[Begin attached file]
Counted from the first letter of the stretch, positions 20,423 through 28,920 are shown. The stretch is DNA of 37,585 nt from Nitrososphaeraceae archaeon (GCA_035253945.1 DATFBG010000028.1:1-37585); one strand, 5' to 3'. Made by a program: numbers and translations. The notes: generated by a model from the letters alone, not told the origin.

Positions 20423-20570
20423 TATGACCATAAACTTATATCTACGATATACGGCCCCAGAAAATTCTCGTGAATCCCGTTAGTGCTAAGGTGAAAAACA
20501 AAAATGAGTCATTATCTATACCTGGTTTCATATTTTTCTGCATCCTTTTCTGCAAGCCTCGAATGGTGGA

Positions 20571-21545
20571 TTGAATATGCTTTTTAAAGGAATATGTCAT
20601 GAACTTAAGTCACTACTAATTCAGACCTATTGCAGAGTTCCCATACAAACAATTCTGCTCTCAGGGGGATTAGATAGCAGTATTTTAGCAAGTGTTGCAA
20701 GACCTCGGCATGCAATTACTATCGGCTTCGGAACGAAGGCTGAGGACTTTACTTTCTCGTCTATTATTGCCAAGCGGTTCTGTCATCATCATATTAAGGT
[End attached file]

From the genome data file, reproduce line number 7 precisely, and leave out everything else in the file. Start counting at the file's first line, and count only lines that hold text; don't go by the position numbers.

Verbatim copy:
20601 GAACTTAAGTCACTACTAATTCAGACCTATTGCAGAGTTCCCATACAAACAATTCTGCTCTCAGGGGGATTAGATAGCAGTATTTTAGCAAGTGTTGCAA